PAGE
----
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Ars Natura: Ascension

  • Posted by karl burkart on April 27, 2010 in Art
  • 'Senbazaru' is a particularly Japanese concept. It roughly translates as “intention” but it refers more specifically to the act of installing intention through the physical act of folding paper and stringing a row of origami creations together to make a chain of prayers.

    The art of origami – little known fact – has spiritual origins. It was (and still is) a means to leave a prayer or blessing at Buddhist or Shinto temple. The crane in particular is a symbol of a “prayer.” Like the white dove in western culture, the white crane represents peace. The crane is also famous for its stamina in flight, thus symbolizing the idea that a prayer can travel great distances... even to heaven. One Japanese legend states that anyone who is able to fold 1000 cranes with intention will be granted a great wish.

    If you attended this year’s Coachella Music Festival, you couldn’t have missed the awe-inspiring sight of Ascension – a monumental origami crane that was fashioned out of an aluminum tubes, tension wire and mesh fabric. The Crimson Collective, the artist group that created this impressive feat or engineering, were inspired by the concept of Senbazaru.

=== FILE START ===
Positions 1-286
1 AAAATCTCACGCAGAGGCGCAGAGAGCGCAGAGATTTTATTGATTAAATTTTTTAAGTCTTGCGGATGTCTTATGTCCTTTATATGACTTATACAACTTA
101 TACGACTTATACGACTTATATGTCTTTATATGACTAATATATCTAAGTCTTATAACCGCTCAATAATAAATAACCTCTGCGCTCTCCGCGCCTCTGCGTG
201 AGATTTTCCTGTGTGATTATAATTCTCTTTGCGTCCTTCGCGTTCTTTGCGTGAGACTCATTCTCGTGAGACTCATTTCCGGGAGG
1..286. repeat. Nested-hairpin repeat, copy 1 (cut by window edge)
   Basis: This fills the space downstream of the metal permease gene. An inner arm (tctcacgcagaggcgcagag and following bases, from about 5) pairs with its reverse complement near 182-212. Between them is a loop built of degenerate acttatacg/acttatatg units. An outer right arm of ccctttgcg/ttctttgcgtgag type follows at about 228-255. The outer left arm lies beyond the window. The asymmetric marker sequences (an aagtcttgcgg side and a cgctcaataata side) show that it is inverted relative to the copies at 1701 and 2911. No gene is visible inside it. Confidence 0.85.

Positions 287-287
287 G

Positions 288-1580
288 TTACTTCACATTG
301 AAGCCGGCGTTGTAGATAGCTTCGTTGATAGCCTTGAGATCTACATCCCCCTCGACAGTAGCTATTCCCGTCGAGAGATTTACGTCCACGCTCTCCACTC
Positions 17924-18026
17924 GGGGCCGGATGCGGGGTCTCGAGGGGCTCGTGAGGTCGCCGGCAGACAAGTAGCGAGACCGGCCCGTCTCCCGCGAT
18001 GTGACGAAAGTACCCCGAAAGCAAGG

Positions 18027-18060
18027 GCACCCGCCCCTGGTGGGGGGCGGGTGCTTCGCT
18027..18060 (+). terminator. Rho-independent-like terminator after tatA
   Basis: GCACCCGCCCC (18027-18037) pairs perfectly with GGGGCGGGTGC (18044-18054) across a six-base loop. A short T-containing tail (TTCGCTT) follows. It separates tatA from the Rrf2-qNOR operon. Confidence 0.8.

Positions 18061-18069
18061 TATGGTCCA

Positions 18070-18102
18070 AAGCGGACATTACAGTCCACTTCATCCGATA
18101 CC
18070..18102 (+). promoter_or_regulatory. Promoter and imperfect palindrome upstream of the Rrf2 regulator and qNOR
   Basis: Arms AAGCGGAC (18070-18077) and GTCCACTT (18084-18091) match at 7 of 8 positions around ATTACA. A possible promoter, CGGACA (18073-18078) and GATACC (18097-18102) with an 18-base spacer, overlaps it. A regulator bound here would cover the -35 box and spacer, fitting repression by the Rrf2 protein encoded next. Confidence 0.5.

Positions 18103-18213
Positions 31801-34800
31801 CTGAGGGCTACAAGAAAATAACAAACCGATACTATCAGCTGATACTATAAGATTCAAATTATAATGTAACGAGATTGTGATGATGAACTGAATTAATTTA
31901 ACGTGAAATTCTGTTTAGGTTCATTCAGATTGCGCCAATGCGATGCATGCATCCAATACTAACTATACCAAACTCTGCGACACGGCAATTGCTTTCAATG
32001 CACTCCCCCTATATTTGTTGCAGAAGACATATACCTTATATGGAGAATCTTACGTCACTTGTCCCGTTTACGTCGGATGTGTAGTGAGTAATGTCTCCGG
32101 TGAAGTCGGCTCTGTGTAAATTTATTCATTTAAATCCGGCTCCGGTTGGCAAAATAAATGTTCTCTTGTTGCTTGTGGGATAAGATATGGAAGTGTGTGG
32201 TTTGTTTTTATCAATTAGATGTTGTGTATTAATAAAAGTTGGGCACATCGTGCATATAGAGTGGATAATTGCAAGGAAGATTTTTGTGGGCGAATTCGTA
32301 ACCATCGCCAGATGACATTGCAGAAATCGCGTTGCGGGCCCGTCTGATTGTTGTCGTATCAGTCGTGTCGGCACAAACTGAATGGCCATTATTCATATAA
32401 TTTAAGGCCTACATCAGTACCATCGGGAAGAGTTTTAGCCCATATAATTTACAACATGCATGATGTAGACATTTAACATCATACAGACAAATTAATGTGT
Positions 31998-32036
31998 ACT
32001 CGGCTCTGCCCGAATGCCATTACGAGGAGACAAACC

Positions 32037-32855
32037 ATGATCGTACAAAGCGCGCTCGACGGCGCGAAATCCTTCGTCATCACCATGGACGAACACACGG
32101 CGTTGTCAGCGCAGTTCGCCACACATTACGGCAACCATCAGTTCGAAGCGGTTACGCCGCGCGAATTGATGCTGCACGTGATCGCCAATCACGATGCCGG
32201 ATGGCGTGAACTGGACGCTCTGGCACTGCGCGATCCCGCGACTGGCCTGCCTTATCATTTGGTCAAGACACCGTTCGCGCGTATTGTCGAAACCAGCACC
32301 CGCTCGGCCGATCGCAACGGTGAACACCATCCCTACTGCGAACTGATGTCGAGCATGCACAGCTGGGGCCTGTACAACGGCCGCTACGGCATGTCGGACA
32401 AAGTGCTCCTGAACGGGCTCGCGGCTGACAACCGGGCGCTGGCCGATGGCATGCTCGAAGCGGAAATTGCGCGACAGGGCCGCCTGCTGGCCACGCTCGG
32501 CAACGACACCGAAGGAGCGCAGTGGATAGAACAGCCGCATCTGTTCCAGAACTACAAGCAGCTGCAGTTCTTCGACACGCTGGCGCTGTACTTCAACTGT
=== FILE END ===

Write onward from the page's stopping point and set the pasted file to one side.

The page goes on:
But instead of making Coachella festival–goers fold their own cranes, the Crimson Collective wanted to make a work of origami so large that people could physically (and spiritually) occupy it. When walking under the outstretched wings of Ascension people can leave their own prayers and intentions for the future.

    The engineering challenges that go along with making a 50’ tall origami crane are immense, especially when you have to make the components easy to assemble and disassemble. Fortunately the Crimson Collective is composed of both artists and architects, so this lofty idea was able to take flight.

    The creators of Ascension do not want to impose a specific intention for their giant crane. They want people to make their own prayers and intentions for the future. But given one notable feature of the bird – it’s brazen, techno-colored LED illumination is powered by sunlight collected during the day – it is tempting to interpret Ascension as a prayer for a future of solar-powered sustainable design, a world in which monumental feats of design and engineering are powered by the sun and a little good will.

    - Karl Burkart


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